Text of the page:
After the FBI arrested her younger brother Konstantin Ignatov, the “crypto queen” knew she knew she was on the radar. She fled in 2017 on a flight from Sofia to Athens (Greece) and then lost track, leaving behind her lover, younger brother and associates who were entangled in the law. OneCoin also quickly collapsed.
Where is Ignatova?
Greenwood is being detained in Brooklyn (USA), facing charges of fraud, money laundering and securities fraud. His gold and property were also confiscated by Thai authorities. Armenta and Konstantin admitted the entire act. Mark Scott, a lawyer for OneCoin, was also found guilty of money laundering in New York. Police are looking to get back $400 million from this person.
However, so far, authorities have not yet focused on compensating victims. According to Bartlett, Ignatova’s net worth could reach billions of dollars.
In a lawsuit in 2021 in Dubai (UAE), Ignatova is accused of holding 230,000 Bitcoins given by Sheikh Saoud, a member of an Arab emirate. Today, that amount is equivalent to more than 9 billion USD.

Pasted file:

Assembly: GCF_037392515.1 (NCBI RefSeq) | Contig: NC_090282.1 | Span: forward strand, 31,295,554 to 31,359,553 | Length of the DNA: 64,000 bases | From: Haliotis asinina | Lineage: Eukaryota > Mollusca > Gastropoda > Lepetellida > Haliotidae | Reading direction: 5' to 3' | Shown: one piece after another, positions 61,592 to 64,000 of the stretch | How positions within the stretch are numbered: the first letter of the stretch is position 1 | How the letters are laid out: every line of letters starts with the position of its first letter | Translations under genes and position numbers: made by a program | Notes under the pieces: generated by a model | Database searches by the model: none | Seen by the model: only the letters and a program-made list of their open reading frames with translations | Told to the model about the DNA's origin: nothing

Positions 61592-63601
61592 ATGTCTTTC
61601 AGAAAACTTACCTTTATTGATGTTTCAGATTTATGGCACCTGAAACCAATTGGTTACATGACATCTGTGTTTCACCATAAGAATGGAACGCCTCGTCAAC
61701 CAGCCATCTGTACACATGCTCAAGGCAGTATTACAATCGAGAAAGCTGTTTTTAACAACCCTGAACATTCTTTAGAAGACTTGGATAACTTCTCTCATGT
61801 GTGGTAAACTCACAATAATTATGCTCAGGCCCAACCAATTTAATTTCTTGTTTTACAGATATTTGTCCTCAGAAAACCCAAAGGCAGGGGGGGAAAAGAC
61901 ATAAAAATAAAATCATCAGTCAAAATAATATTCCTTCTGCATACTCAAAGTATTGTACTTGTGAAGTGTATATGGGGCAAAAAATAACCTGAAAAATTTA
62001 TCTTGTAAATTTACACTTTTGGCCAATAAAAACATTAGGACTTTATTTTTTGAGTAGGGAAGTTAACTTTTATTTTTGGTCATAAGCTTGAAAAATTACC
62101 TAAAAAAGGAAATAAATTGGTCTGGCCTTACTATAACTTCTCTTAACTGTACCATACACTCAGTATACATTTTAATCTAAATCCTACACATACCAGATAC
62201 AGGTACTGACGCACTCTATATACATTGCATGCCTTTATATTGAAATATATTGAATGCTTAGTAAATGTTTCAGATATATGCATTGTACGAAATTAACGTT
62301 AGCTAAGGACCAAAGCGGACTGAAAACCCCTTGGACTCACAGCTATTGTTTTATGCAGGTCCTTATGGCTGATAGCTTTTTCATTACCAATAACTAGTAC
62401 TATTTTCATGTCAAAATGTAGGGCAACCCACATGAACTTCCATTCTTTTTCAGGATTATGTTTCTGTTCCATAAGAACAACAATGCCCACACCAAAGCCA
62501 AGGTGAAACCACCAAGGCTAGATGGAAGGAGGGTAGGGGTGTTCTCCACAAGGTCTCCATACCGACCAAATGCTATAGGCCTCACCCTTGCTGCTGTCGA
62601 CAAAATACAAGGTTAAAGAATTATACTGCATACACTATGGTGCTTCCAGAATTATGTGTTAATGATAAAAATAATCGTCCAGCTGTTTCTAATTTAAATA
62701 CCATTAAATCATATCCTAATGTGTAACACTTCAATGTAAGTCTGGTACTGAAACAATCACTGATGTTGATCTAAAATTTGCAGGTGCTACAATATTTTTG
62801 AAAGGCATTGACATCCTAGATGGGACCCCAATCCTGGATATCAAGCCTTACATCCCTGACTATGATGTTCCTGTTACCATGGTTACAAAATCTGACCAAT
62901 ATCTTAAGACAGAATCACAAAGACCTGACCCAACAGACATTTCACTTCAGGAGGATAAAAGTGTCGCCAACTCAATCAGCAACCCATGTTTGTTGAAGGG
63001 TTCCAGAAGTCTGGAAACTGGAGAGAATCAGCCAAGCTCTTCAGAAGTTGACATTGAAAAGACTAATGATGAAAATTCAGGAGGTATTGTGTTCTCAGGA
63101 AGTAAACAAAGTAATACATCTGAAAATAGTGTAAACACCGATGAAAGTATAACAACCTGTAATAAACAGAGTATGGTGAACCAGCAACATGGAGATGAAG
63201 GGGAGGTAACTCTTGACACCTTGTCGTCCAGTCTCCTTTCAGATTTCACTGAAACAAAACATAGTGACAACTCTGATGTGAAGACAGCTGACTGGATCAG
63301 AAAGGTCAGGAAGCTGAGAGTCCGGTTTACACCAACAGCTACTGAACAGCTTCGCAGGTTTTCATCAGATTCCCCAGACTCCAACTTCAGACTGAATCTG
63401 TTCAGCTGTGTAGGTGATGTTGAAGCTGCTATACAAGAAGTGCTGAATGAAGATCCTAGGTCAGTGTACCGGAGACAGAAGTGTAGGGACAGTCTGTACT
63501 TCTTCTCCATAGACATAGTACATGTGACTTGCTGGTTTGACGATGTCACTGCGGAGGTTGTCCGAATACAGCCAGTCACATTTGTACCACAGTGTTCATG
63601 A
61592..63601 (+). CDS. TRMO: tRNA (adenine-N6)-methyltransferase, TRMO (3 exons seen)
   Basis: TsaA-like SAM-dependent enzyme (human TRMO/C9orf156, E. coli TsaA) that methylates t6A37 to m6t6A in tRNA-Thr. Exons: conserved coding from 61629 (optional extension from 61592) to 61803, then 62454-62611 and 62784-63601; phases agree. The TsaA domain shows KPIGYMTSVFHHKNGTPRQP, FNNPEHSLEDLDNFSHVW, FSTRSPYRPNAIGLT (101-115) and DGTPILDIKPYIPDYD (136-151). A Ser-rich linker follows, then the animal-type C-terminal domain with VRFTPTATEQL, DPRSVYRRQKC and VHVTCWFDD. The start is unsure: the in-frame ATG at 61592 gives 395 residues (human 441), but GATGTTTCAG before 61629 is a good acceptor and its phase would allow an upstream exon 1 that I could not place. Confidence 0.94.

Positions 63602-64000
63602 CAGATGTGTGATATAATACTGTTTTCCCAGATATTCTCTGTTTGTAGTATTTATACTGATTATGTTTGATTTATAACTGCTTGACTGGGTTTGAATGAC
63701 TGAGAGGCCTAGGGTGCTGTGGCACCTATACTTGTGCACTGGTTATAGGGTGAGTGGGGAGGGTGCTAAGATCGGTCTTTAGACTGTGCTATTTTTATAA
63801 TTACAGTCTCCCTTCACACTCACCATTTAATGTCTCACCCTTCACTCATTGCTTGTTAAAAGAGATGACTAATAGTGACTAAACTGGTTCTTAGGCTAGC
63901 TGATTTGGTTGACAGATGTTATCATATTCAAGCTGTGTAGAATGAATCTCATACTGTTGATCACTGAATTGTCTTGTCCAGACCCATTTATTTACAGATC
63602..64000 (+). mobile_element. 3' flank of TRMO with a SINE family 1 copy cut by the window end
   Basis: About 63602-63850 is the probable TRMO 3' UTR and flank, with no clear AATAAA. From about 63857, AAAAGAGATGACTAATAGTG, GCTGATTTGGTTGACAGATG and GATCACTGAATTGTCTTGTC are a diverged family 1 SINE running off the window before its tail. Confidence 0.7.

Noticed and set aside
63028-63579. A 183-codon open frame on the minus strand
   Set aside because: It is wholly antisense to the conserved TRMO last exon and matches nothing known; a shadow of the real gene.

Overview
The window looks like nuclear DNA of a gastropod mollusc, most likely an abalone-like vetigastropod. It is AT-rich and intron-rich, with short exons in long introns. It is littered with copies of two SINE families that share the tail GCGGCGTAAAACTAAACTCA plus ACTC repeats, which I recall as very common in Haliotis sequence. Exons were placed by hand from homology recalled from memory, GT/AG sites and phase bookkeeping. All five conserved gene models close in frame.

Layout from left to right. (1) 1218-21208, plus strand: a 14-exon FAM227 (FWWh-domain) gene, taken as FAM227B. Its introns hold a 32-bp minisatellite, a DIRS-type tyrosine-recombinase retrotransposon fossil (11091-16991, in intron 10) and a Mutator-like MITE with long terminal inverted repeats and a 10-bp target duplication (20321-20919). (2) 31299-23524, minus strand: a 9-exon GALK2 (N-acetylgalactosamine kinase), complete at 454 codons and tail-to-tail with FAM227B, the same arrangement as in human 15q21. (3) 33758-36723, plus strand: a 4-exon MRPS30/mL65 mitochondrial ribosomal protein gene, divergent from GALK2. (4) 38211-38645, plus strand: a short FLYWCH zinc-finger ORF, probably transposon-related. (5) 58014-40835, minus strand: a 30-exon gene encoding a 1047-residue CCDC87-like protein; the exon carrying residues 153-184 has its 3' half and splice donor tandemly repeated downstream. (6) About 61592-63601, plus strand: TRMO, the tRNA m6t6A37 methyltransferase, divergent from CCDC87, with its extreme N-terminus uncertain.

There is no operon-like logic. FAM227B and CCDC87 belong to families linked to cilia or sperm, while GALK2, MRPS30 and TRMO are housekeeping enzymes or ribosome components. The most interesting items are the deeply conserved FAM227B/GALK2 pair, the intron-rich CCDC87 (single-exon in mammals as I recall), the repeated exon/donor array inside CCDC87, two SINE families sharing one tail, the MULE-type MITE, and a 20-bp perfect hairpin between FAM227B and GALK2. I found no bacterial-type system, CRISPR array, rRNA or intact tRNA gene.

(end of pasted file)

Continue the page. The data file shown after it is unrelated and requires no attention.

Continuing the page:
“This number is enough to make Ignatova one of the richest criminals in the world,” Bartlett wrote. If she really owned the above amount of Bitcoins, she could access it without being tracked by the anonymity of the cryptocurrency.
In 2019, the US Attorney’s Office in Manhattan charged Ignatova in absentia with securities fraud, fraud and money laundering. In early July, she was listed by the FBI as one of the 10 most wanted fugitives. If caught and brought to trial, the “crypto queen” could face up to 90 years in prison.
Bartlett cited some rumors that Ignatova had plastic surgery, using a fake name to live. The male reporter hunted her from Greece to Dubai and France, on a yacht around the Mediterranean. It wasn’t Ignatova’s boat, but she could have outlawed for years with her wealth and fake passports.
“The queen of digital currency is floating somewhere in the sea with a new name, new face and limitless access to the decentralized currency Bitcoin,” Bartlett wrote.